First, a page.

I often find myself thinking about how to grow the comic industry. I think of fictitious conversations I would have with the most interesting of people and how wonderful and insightful bits of wisdom would pour from my mouth like honey. Oh how they would pause and give reflection! What I do offer however, whenever presented with such an opportunity, are bumbling incoherent bits of drivel that only 37 years of self hating mediocrity could forge. Broken pieces.
Still, the ideas come, and this particular one I thought was worthy of at least posting here. Even if it may only be read by myself later this evening in a fit of critical rage. “Broken pieces of what!” I’ll shout.
One of the more obvious problems I see with the current state of the comic industry is not continuity, it’s not digital vs. print, it’s not even the price of entry - although, each of those points is certainly important, and in fact, each of those is addressed specifically in my solution. A solution I might add to a problem I haven’t even raised yet. “You’re already in the third paragraph you dolt!” I’ll shout. So what is the problem? New readers. This is no revelation. This is not a new idea. I am certainly not the first to point it out in big dumb flaming letters.
Well maybe the first to do that.
So if the problem is so obvious, what are we supposed to do to rectify it? The answer is to bring in younger people. This, it would seem, should be one of the easiest tasks to do. Kids love super heroes. It’s built in. I have three young children and more often then not if you go to a party or “play date” some kid is wearing a Spider-Man, Batman, Iron Man, or Captain America t-shirt. What they are not doing is reading the comics from which they were based. The problem, I believe, is how they are exposed to it.
The only means now is a direct one. A parent has to either take the kid into a comic store, order books from a web site, or buy a digital version for them. Each one of those steps requires a knowledgable parent, an active parent, to push a kid toward comics. This is great if parents are willing to do it, but let’s be frank, there aren’t a lot of parents who read comics. All of those scenarios too do not have the child discovering the book on his or her own. I did not get into comic books because of my mom. She didn’t decide one day that I might enjoy Detective Comics #526 and then watch as my mind was blown into a thousand pieces. ALL HIS ENEMIES?!? No, I discovered it on my own. In a little luncheonette in Shrewsbury NJ, on the most glorious of items, the spinner rack.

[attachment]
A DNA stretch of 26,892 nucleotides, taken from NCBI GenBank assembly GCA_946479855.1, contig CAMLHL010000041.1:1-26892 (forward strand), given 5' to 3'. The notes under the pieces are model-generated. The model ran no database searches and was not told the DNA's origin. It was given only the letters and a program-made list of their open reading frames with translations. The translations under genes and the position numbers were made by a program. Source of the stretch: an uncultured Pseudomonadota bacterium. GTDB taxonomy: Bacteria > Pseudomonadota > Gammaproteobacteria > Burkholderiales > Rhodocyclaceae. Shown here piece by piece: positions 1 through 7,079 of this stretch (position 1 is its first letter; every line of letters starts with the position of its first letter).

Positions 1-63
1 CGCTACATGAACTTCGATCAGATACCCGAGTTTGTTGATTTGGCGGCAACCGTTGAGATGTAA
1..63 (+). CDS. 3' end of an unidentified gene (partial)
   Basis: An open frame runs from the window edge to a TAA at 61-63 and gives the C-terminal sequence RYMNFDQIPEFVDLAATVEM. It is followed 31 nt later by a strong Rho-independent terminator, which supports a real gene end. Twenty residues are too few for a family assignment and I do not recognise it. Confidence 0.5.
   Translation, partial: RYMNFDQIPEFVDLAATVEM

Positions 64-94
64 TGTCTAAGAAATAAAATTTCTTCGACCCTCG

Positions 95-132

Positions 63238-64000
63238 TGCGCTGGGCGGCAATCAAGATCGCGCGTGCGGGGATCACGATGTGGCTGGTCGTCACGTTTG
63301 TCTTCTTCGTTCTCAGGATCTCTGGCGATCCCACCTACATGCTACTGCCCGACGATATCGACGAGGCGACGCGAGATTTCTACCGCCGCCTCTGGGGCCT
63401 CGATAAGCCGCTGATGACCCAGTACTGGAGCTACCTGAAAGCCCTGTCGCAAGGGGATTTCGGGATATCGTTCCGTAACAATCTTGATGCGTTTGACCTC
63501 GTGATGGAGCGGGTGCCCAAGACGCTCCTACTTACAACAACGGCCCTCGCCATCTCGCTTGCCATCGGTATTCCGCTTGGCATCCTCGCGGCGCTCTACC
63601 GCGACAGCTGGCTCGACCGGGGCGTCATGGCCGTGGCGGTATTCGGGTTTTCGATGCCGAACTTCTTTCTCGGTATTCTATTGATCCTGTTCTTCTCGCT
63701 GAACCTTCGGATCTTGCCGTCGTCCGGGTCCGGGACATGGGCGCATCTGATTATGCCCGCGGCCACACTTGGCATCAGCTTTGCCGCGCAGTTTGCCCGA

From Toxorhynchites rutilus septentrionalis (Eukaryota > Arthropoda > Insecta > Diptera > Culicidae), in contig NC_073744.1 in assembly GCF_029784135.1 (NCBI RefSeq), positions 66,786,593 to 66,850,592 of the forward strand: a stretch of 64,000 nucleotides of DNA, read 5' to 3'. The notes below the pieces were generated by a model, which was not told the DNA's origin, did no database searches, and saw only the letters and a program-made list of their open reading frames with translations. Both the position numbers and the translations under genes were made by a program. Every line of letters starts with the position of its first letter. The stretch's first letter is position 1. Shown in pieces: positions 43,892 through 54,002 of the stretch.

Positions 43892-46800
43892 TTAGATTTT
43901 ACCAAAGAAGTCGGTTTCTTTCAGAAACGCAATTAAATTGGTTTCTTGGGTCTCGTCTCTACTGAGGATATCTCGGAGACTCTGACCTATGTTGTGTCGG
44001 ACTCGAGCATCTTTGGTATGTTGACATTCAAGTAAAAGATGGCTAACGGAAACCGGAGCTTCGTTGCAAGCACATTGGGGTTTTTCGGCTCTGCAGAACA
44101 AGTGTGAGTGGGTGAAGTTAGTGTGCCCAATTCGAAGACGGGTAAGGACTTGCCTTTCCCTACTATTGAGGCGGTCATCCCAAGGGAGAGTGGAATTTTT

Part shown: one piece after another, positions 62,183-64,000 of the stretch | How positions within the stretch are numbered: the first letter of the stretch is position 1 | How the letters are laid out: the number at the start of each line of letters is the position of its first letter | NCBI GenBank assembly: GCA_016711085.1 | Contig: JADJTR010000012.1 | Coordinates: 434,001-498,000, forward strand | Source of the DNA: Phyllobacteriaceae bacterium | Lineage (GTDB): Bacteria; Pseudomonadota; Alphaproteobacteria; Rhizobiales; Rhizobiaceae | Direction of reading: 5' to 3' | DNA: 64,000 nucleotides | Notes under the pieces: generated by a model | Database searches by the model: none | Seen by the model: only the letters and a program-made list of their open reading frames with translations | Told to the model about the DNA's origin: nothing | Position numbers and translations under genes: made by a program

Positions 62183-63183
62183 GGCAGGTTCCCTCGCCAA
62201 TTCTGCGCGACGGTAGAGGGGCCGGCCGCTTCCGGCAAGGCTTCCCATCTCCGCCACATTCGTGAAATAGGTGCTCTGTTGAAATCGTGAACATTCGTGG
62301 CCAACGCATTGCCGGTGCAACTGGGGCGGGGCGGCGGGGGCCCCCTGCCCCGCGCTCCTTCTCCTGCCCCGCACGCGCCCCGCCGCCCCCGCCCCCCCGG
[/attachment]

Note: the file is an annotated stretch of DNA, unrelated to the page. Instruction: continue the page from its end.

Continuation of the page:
Spinner racks were great because they could indirectly bring people into the world of comics. They could be placed in locations where children would go, with their parents, and end up in their grubby little hands while their folks picked up a loaf of bread, a container of milk, and a stick of butter. They were in locations where the primary reason for being there WASN’T comics. Unfortunately In 2012, they no longer make sense. Spinner racks just aren’t practical or economically feasible. They take up floor space, issues are randomly placed, retailers are limited in what they can stock, and publishers get stuck with returns for books that don’t sell. The local comic store solved this problem, but in doing so we lost the ability to indirectly bring in new readers. That is why, in my opinion, we need to Bring Back the Rack™.
Spinner Rack 2000
For the reasons outline above, we cannot sell print products in rotating display racks but we can bring them back digitally - in the form of iTunes-like gift cards.
Adorned with large colorful illustrations of your favorite super hero characters. The cards would then be sold, not in your local comic book store, but rather at the registers of supermarkets and department stores. Right next to the candy and the magazines. At the eye level of an eight year old. The kid grabs the card, the parent objects, the surrounding patrons stare, and then the parent overcome with frustration throws the card on the conveyor belt and 15 minutes later the kid is reading Spider-man on his iPad.
You’ve just added a new reader.
Let me make another point here while I have your attention. These books? They can’t be the same comics adults are currently consuming. An eight year old shouldn’t grab a super hero book and then read about people getting their faces cut off. Rather, Marvel and DC would create an all ages line of digital only comics. One title per hero and a team book. You don’t need 55 Batman variations. Create great stories. Great stories that anyone can read. This is where your all ages books should go - not relegated to a back room of a comic shop under a pile of unsellable baseball cards. The stories should also be short- 15 Pages or so and release weekly. You could charge $1.99 for new releases when bought with the card (sharing 50% with the retailer) and $0.99 for back issues via the app.
Can someone make this happen?